When Karl Ellis gave his photo to artist Tom Croft to paint, little did he imagine his portrait would eventually adorn the cover of Portraits for NHS Heroes and hang in a gallery at Fitzrovia Chapel, now online at the Net Gallery. But there it is, and since the publication of the book, it’s been all over national news, too.

Portraits for NHS Heroes is an initiative by Oxford-based portrait artist Tom Croft, who got the idea when the country went into the first lockdown in March. On his website Tom writes about how he started thinking about the nature of a portrait:

“A portrait is a permanent physical record of someone’s existence. It also immortalises people, as the portraits are likely to last far longer than the subjects.

“So who should be immortalised today? Who should line the walls of galleries and have future generations look back on as the people who really made a difference and stepped up, in our latest darkest hour. The people who put self- interest and self-preservation to one side and literally risked their lives knowingly on a daily basis for our well being. The NHS workers. Absolutely.”

He posted a video on Instagram saying he would like to paint a free portrait to the first NHS Key Worker to contact him and suggested that other portrait artists might like to offer one too. And the response was overwhelming. Take a look on Instagram with a hashtag #postraitsfornhsheroes and read Tom’s astonishing story on his website.

Karl Ellis took part simply because he thought it would be nice to have a painting. His portrait was painted by Tim Benson who says at the Net Gallery:

“It was a real pleasure and honour to paint Karl Ellis for #portraitsfornhsheroes. I felt that it was extremely important to recognise the crucial and often dangerous work that NHS workers are undertaking on our behalf. Painting Karl’s portrait was my way of saying thank you.”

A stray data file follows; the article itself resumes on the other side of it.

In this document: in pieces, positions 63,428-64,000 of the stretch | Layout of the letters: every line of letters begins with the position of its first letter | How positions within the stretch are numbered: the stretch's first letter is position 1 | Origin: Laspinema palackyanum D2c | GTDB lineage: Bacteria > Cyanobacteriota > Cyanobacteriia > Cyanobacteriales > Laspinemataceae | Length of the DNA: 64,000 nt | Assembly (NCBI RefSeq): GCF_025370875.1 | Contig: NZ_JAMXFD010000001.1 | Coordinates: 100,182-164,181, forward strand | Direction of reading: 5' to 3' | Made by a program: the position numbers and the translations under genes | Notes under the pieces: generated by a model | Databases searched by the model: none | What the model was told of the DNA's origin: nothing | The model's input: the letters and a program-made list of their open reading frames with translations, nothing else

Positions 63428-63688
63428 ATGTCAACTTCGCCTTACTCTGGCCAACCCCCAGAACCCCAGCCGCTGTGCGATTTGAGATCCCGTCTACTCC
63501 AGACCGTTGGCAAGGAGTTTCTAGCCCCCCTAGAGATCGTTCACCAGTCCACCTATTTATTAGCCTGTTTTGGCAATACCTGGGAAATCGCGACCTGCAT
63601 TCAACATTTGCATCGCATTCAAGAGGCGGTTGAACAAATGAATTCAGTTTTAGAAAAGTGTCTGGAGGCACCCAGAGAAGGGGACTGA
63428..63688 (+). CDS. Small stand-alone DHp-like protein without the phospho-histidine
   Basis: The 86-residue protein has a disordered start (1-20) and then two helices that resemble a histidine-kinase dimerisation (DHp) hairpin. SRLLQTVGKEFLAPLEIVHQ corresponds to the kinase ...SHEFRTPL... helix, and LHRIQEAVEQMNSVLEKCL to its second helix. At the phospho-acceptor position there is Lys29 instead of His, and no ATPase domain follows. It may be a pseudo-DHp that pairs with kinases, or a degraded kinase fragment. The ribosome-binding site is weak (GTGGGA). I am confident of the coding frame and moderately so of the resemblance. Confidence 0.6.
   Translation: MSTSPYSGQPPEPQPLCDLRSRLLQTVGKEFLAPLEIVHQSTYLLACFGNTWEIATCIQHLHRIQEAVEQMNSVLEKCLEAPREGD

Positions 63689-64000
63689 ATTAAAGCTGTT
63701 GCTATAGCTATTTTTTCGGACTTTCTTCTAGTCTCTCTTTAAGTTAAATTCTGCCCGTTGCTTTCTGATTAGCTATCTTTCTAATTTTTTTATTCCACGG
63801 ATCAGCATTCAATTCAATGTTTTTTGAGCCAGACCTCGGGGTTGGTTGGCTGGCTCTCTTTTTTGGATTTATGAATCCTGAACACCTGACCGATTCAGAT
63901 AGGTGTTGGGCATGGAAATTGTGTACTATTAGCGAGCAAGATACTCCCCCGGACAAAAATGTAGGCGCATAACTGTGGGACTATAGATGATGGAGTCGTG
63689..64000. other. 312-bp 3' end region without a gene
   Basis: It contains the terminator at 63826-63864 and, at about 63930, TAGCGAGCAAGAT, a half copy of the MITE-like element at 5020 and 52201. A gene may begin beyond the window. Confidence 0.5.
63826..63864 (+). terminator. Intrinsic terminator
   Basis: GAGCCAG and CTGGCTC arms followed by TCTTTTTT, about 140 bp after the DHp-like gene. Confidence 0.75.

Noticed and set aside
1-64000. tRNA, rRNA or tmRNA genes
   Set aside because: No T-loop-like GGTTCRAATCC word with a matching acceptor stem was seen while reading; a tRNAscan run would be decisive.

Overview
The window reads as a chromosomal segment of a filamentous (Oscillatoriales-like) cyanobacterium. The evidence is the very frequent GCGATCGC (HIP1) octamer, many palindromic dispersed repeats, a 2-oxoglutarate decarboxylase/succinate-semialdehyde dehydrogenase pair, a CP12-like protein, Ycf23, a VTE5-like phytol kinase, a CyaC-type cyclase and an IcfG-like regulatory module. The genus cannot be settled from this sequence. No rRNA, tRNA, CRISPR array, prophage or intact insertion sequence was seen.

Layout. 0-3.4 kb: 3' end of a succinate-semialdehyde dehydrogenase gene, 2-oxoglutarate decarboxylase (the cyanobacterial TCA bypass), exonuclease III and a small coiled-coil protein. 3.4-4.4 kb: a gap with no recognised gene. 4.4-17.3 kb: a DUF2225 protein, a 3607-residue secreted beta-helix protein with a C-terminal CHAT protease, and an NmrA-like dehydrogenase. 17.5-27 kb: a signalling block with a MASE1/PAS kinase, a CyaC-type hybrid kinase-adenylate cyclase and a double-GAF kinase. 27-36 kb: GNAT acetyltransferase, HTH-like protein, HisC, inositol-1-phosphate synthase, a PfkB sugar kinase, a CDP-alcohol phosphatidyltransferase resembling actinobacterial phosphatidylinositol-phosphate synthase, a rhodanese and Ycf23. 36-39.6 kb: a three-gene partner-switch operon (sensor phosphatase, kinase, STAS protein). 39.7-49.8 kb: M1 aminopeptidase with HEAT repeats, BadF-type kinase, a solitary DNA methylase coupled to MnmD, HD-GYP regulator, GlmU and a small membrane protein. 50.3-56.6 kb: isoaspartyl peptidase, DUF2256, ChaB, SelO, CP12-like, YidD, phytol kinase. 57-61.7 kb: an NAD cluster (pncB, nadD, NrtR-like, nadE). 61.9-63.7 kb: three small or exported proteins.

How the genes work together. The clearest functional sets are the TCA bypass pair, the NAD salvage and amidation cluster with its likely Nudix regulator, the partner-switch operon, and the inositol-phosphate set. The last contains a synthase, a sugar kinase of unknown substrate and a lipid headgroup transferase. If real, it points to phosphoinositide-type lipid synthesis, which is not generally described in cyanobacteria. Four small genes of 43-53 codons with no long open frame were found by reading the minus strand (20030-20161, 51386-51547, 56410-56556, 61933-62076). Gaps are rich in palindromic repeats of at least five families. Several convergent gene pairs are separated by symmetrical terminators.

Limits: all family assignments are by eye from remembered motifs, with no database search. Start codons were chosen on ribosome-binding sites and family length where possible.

Karl says now: “Then I just kept seeing my picture everywhere!”

Karl works as a health care assistant at the medium secure Evenlode inpatient unit which supports men with learning disabilities. Originally from Jamaica, Karl has been working at Evenlode for eleven years and loves it.

“I like helping people, not only my clients but colleagues, too. It is in my nature,” he says.

No wonder he was just voted the Employee of the Month at Forensic Services.

The proud father of three boys – 10, 11 and 14 year-olds – concedes that working at the forensic services has it challenges, especially now making sure his family is safe from coronavirus. The portrait and the book will remain as a poignant testimony of this time.

“I’ve got the book and if anyone else has one, I’ll be happy to sign it!” he jokes.

As for the portrait, it is still waiting to be framed.

Karl is not the only Oxford Health NHS Hero that has been immortalised: in the summer we about health visitor Karen Bisp whose friend Sally Bannister painted her portrait. See the story here.